FKTS 19 is a new work by Jordan Eagles at The Butcher's Daughter in Ferndale. Instead of paint and pigment, the artist preserves animal blood and copper under shiny layers of resin. (Courtesy of the artist and The Butcher's Daughter.)
Blood is such a loaded symbol that sometimes art critics can't see past it. The sensational response to his chosen medium -- animal blood -- hasn't encumbered Jordan Eagles' soaring success in the New York art world. Now Metro Detroit art goers can view his works in person at The Butcher's Daughter. Many critics try to understand Eagles' work through idioms of art's past: from the drips of abstract Expressionism of the 1950s to the ritualistic sacrifices performed by Viennese artists in the 1960s. But these simplistic comparisons neglect the new symbolic meanings blood has acquired in millennial popular culture.
Gore and splatter films emerged in the late 1950s and 1960s; they were pop culture contemporaries to Performance and Body art. Our fascination with these films' carnage parallels a rise in extreme photojournalism showing real-time images of the wars in Korea and especially Vietnam. For the first time in American history, we were divided over America's involvement in war. The explosion of bloody images on TV and in film seems to accompany the increasing complexity and diversity of our moral responses to them.
Today, TV shows like Dexter and True Blood prove that we no longer unilaterally pronounce killing as good or evil. In fact, our cultural relativism actually permits us to empathize with -- even idolize -- serial killers. This cultural shift recasts the roles of blood and violence in our ethical debates. As audience members, we're forced to acknowledge that Dexter, a fictional murderer of criminals who escape the legal system, is neither good nor bad. Our rush to judgment is tempered by the ethical complexity of vigilante justice, and we begin to understand Dexter's fascination with blood. When we overcome -- or lose -- the cultural tendency to recoil from violence, we see blood's beauty and we marvel at splatter patterns, which recall astronomical formations.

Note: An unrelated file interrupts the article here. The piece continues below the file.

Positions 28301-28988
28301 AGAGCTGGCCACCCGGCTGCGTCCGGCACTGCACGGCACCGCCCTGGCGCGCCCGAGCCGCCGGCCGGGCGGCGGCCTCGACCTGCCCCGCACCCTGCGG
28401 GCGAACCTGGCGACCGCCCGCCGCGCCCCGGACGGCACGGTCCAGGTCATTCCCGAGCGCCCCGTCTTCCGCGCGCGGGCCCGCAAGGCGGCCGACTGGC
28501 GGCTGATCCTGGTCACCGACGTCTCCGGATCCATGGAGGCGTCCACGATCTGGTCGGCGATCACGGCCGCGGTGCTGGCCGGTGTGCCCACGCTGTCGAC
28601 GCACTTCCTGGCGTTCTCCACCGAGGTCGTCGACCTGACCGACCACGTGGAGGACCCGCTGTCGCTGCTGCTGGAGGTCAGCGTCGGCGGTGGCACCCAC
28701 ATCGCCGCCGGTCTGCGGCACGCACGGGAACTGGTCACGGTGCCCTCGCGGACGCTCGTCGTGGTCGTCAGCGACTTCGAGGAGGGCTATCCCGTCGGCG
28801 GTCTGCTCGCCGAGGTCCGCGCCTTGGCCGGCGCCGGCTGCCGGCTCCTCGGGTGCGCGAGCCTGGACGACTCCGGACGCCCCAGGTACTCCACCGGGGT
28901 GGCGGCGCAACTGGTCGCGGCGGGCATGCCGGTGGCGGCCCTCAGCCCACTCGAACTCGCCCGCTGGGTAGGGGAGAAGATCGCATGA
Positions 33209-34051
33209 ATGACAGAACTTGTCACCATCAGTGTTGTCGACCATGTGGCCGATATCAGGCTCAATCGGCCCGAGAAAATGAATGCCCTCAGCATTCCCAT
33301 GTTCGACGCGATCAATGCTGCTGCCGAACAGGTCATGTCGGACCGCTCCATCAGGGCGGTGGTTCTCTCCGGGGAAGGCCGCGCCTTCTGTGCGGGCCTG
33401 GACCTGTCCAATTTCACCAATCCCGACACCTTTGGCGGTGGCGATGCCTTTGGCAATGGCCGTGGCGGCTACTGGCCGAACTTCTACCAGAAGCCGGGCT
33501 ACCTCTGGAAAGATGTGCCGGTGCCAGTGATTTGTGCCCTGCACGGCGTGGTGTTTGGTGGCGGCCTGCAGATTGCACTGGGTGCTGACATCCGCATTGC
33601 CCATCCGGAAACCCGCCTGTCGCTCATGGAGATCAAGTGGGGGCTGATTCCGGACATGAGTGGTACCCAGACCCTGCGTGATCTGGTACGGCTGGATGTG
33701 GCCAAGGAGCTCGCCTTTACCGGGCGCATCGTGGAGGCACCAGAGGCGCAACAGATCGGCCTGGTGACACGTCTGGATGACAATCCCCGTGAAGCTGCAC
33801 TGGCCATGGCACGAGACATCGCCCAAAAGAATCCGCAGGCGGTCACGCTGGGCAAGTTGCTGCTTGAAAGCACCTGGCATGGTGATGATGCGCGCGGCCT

Eagles' paintings hit similar chords in our aesthetic tastes because one can't help but acknowledge their aesthetic beauty. The works are as gorgeously crafted as the finest Japanese lacquer ware, but the real power is the strange sense of time-suspension that overtakes us as we stare and contemplate the images.
What happens in that moment when we become lost in Eagles' blood patterns? It isn't just fetishism. We're not hypnotized at the sight, but are actually performing a rigorous if unconscious ethical debate: how can a substance that denotes death have such spectacular beauty? Literary critic Frederic Jameson might describe this debate as "utopianism after the end of utopia." By that, he means that in our contemporary, postmodern culture, we have carved out new space to hold previously unfathomable visions for the future (and, retrospectively, of the past). When our traditional associations with blood involve either purification and redemption, or injury leading to death, perhaps Eagles is offering a third way to view the material: as a challenge to our black and white ethical codes. Blood and butchery, and our complex relationships to them, indicate that postmodern society lives in an ethical and aesthetic grey. Eagles neither affirms nor denies this ethical abyss: his work merely invites us to ponder over it.
John J. Corso teaches art history at Oakland University in Rochester, Michigan. He strives to write criticism that is 'partisan, passionate, and political.'